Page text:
Drilling the mounting holes precisely enough to get the bottom edges to line up perfectly straight was the trickiest part. Using good metal bits and stepping up the hole sizes made it much easier. In the end, I had to oversize a few holes to give the trim some adjustability.
My exhaust hangers were adjusted all the way down to get the pipes under my rear valance, so it was easy enough to raise them up to move the exhaust tips into the new cut-outs. However, it wouldn’t be a DIY project without an unexpected challenge. I didn’t notice that the backside of one hanger bolt had two nuts on it, and I twisted off the head trying to tighten it back up.
Thankfully I had a replacement nut and bolt rolling around in my toolbox, so it only caused a short delay.
The old rusty exhaust tips already look better poking through the new cut-outs. It will look really great when I have the larger, shinier XR7-G tips welded onto the system.
Once I had proof of concept and good measurements, I ran through the entire process again on the reproduction rear valance that I’m prepping to install before I paint the car.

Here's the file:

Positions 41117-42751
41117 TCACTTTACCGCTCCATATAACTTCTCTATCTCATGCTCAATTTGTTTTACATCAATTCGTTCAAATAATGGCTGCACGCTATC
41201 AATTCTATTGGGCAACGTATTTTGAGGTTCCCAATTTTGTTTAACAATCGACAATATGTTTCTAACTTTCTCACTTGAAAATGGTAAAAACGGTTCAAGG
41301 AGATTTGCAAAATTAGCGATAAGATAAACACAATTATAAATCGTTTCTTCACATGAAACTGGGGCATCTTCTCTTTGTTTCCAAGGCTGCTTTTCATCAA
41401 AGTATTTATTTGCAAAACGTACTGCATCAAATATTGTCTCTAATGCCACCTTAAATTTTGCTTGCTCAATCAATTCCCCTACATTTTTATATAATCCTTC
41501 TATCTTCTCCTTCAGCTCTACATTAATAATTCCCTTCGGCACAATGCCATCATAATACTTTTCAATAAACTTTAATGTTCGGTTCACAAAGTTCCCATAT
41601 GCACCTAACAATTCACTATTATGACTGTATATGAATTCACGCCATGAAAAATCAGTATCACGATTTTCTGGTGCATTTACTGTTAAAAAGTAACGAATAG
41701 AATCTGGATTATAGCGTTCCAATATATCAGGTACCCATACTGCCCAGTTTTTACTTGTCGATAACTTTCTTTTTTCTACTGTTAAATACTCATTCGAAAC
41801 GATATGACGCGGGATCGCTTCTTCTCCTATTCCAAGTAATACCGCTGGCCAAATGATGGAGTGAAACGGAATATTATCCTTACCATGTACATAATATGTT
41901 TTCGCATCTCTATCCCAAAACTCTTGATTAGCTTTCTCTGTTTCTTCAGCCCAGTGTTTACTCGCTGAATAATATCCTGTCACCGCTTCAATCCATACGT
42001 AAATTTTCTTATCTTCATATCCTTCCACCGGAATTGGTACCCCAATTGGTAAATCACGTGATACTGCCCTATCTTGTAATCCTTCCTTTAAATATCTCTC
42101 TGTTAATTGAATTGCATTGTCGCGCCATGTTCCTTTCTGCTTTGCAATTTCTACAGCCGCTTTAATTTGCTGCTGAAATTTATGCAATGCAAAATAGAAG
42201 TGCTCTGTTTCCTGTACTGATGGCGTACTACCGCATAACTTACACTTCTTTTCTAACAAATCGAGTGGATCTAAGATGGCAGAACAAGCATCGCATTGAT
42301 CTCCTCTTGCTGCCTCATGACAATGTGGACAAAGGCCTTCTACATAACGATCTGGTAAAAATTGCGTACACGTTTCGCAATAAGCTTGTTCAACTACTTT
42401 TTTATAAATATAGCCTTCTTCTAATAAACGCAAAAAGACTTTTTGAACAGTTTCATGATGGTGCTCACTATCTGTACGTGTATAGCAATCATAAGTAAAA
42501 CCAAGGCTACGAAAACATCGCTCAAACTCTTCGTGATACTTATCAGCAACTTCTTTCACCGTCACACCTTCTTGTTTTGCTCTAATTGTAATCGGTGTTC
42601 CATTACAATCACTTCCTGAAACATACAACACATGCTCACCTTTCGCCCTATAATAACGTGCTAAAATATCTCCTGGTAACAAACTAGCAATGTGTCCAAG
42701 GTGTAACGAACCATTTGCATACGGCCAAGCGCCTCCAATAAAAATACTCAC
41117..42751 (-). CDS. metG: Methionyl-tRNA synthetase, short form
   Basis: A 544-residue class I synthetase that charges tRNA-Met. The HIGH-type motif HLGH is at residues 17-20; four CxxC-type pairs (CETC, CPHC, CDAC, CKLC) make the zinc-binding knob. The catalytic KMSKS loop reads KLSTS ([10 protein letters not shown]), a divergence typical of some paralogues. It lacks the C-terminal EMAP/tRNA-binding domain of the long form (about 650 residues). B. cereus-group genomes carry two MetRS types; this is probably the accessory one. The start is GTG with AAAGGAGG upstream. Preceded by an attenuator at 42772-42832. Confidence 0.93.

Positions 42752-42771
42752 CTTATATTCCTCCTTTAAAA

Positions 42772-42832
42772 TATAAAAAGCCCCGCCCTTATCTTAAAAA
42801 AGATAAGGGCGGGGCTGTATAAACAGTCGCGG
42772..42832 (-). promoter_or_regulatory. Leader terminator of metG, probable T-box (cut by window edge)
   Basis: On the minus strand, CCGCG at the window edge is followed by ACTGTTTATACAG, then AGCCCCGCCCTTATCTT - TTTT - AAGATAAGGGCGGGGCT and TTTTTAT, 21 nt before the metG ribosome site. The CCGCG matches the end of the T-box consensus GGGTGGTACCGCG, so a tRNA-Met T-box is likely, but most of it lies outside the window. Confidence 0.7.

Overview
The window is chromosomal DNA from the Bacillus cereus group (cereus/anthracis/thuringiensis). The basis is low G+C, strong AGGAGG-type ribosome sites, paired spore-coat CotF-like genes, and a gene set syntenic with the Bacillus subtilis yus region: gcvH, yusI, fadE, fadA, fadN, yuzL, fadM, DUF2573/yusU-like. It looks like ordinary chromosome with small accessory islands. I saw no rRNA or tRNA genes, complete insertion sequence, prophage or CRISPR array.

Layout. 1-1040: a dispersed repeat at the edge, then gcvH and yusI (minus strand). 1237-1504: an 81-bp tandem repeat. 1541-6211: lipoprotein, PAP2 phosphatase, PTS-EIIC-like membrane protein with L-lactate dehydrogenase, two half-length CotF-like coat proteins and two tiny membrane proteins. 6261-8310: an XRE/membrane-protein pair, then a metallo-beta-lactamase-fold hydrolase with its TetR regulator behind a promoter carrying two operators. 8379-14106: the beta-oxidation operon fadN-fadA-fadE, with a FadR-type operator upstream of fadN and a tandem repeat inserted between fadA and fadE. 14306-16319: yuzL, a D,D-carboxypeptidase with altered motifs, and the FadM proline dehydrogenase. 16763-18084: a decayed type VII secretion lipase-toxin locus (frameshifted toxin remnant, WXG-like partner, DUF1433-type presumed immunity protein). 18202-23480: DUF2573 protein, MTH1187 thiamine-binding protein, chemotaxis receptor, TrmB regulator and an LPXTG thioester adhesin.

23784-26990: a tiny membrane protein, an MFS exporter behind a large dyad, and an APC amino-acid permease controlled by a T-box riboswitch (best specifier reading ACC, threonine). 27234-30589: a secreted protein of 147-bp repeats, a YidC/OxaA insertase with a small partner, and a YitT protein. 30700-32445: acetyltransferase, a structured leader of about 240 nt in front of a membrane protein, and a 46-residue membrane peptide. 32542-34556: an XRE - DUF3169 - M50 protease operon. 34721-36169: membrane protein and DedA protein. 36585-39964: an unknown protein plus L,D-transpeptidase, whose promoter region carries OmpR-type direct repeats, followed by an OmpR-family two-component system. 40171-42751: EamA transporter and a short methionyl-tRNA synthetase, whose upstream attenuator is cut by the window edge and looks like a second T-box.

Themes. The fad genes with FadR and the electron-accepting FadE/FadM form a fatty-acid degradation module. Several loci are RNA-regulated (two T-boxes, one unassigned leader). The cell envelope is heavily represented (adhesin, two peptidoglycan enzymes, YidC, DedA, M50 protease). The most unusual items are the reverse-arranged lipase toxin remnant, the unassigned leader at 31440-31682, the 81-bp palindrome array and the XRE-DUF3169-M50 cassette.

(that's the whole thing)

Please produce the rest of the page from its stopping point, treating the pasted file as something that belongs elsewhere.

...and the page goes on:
I think I may toss the flat nuts and use speed nuts to install the trim rings, so that they are easier to unscrew if I want to repeatedly install and remove them while I continue doing body work and changing things on the car.
So now that I have the XR7-G exhaust trim, the real question is whether or not I should add the XR7-G hood scoop!
I only had an 18-hour window to apply clear coat after the last coat of color to ensure adhesion. However, I needed to wait a minimum of 24 hours after spraying clear before I could start the cut and polish process.
The clear coat brought out the color of the black cherry paint, but it had noticeable texture. I also had two runs on the air cleaner lid, which were easy to see, but very hard to photograph.
While I had plenty of lower grit sandpaper for paint prep, I hadn’t thought about the grits required for the polishing process. I made a run to my local True Value, but the finest grit they carried was 320. Thankfully O’Reilly’s had a full section of polishing supplies, so I purchased 1000, 2000, 3000, and some polishing compound.